How AD can drive farm productivity and diversification – thinkpiece from Dr Jonathan Scurlock
Dr Jonathan Scurlock, Chief Adviser on Renewable Energy and Climate Change at the National Farmers’ Union (NFU), sets out the role of AD in supporting UK farmers post Brexit ahead of UK AD & World Biogas Expo 2018, the world’s largest tradeshow dedicated solely to AD and biogas.
As a degree of confidence about the future prospects for anaerobic digestion (AD) returns to the market, with more than 30 new AD plants likely to be built in the UK this year under the reformed Renewable Heat Incentive scheme, the importance of owning, hosting or supplying an AD plant as a source of diversification of income is becoming more obvious to the agricultural sector.
The NFU has already set out its stall in the current protracted period of negotiation with Government over the details of a new domestic agricultural policy. We have proposed three ‘cornerstones’ that will be essential to ensure that UK farming remains profitable, productive and competitive into the mid-2020s:
- improving productivity
- enhancing the environment
- managing volatility in food commodity prices
Food production remains of paramount importance to our members, including access to markets through terms of trade, and access to the labour force we need. But farmers also produce renewable raw materials for the growing bio-economy, as well as clean energy including wind, biomass and solar power, with around 10 per cent of the nation’s electricity now generated from agricultural land. AD is of particular benefit to farming, both as a source of home-grown energy generation and as a tool for resource efficiency – reducing input costs, improving nutrient and soil management, and managing emissions of greenhouse gases as well as ammonia.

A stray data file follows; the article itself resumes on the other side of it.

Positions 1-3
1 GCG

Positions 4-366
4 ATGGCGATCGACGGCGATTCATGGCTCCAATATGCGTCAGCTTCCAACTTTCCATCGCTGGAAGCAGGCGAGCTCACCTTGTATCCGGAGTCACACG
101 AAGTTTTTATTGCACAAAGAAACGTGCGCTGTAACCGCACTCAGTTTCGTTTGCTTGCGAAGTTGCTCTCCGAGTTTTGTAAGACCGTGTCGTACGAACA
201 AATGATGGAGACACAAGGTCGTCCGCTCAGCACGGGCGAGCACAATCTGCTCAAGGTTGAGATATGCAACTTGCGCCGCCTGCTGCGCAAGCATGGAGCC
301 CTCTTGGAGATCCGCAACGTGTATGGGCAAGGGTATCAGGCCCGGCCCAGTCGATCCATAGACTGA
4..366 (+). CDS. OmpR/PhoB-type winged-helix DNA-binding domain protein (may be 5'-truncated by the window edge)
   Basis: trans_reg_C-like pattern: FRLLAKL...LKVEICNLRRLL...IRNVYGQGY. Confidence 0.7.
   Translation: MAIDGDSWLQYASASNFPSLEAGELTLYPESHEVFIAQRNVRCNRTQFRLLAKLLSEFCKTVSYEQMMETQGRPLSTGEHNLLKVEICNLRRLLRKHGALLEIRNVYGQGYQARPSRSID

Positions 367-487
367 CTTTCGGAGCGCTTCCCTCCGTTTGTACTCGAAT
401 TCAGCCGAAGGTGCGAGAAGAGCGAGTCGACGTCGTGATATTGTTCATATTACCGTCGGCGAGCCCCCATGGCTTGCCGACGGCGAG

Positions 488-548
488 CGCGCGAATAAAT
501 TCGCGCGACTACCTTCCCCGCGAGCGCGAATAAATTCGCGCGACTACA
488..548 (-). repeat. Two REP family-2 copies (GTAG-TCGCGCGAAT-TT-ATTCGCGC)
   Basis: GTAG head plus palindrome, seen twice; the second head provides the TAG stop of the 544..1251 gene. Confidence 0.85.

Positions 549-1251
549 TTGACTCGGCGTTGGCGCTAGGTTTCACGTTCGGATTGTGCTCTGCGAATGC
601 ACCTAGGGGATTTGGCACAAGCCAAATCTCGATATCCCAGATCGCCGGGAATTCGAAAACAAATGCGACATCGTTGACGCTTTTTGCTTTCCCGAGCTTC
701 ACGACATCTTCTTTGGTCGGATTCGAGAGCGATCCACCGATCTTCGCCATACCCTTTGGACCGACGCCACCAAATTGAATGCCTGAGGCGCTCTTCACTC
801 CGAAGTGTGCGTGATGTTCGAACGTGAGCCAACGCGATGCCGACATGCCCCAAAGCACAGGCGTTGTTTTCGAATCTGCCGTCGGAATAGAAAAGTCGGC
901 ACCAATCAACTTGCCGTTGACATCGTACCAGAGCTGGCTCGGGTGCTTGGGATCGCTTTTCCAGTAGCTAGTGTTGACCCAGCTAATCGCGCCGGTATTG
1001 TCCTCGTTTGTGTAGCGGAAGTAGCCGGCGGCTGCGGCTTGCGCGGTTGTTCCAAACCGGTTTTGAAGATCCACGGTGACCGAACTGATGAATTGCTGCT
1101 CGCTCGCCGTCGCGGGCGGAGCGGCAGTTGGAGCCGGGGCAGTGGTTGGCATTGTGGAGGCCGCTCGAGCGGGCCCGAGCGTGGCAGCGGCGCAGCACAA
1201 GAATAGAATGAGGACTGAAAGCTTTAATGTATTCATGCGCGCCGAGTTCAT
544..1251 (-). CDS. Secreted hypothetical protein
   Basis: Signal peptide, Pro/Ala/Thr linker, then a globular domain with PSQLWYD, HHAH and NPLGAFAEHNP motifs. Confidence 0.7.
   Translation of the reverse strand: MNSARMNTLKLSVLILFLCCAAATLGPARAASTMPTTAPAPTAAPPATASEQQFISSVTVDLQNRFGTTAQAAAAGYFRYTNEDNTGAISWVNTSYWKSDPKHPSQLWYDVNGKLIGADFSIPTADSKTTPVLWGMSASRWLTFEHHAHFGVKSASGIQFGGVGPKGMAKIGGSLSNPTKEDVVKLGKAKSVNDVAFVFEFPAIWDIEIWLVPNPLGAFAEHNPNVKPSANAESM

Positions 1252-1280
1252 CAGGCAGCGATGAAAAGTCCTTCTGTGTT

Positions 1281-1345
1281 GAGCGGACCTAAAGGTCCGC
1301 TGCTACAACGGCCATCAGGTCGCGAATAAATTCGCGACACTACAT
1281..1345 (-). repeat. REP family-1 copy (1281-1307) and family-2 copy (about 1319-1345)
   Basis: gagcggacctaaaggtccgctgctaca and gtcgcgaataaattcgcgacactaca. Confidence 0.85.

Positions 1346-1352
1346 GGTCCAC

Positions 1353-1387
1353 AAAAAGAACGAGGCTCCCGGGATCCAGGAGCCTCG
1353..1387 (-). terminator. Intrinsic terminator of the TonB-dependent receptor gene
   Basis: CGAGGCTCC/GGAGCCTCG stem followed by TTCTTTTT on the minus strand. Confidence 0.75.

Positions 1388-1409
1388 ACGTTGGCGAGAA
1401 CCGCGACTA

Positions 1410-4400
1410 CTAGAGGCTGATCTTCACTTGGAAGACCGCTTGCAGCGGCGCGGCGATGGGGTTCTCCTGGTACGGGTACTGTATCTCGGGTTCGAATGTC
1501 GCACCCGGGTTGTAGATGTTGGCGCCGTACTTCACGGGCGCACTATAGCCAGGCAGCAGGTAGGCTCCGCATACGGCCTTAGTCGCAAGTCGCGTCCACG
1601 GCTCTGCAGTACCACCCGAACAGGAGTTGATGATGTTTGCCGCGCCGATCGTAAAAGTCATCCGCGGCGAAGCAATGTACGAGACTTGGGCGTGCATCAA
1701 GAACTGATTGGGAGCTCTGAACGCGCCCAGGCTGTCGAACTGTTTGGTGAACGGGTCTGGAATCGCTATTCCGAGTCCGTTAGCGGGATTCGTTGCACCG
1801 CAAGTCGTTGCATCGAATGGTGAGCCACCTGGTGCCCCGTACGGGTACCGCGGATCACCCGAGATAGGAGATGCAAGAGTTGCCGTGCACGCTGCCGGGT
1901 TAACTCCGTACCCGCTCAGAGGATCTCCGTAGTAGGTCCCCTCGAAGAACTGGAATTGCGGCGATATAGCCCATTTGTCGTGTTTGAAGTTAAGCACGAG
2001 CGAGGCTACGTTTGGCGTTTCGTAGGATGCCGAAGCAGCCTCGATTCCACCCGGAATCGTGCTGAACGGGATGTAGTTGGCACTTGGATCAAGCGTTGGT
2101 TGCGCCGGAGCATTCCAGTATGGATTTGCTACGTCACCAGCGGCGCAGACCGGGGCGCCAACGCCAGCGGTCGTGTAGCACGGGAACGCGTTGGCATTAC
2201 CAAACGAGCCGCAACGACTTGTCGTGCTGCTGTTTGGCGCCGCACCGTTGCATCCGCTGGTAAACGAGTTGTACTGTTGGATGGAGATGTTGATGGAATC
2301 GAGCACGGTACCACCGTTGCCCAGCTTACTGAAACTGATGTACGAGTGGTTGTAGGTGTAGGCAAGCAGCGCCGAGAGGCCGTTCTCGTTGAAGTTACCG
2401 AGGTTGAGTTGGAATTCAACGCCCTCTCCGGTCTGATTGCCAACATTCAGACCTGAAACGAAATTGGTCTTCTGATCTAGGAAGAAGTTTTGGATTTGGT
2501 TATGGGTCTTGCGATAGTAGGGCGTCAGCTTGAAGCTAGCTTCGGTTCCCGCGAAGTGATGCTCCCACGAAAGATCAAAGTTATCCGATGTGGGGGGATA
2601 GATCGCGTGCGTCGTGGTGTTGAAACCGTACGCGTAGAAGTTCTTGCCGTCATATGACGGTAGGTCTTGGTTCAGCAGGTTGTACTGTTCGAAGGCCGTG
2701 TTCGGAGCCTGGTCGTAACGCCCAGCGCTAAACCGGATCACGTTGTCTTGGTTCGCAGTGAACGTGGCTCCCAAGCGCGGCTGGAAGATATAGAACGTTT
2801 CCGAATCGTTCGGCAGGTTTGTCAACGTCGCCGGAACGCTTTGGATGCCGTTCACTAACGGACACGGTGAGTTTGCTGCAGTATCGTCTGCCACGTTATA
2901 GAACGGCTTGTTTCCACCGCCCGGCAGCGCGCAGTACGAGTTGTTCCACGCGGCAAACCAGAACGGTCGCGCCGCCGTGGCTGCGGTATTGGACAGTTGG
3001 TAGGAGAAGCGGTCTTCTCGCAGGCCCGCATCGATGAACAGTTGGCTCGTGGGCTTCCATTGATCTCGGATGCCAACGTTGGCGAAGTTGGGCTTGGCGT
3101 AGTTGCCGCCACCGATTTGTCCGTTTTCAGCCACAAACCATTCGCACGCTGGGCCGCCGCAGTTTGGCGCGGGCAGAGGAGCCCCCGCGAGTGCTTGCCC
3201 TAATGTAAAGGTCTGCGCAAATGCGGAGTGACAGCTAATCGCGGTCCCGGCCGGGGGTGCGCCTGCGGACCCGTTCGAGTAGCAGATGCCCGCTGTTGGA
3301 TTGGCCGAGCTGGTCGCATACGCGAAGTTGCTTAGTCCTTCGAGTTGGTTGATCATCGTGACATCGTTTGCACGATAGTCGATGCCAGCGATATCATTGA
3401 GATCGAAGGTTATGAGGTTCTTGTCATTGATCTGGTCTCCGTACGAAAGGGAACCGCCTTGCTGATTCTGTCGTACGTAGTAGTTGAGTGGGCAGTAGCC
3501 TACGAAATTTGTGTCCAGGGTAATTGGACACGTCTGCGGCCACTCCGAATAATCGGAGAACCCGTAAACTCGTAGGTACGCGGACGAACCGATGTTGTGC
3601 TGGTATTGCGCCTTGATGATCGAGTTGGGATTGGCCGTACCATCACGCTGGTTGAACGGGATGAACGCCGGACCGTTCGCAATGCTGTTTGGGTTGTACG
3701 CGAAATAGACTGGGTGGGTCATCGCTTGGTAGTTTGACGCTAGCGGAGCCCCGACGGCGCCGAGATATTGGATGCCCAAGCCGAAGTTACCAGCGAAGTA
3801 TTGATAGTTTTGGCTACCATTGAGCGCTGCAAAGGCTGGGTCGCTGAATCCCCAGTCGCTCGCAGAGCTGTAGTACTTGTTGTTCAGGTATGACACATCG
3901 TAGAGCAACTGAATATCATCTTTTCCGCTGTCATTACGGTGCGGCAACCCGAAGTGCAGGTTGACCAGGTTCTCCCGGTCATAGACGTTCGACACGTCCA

Farmers need Government policy measures that recognise the multiple environmental benefits or ‘public goods’ which are delivered by AD. We would welcome specific incentives to encourage more farmers to use digestate as a part of their nutrient and soil management plans. There is also an urgent need now to replace the fossil-fuel natural gas in our national network. AD/biomethane plants represent the most readily available technology to produce large quantities of low-carbon gas for the network, as well as for transport applications.
The forthcoming challenge of achieving net-zero emissions for the UK economy should present even more diverse possible production opportunities for agriculture. As a nation, we will need greenhouse gas removal measures, including linking bioenergy to carbon capture, enhancing carbon storage in soils and trees, and greater use of bio-based products and materials. This may involve more use of land area to provide climate change services to the economy, while still producing food for the nation – but in the face of Brexit and changing agricultural policy, many farmers need to diversify in order to have profitable and productive businesses.
Dr Jonathan Scurlock will be speaking at UK AD & World Biogas Expo 2018 – you can find out more and register your free place here.
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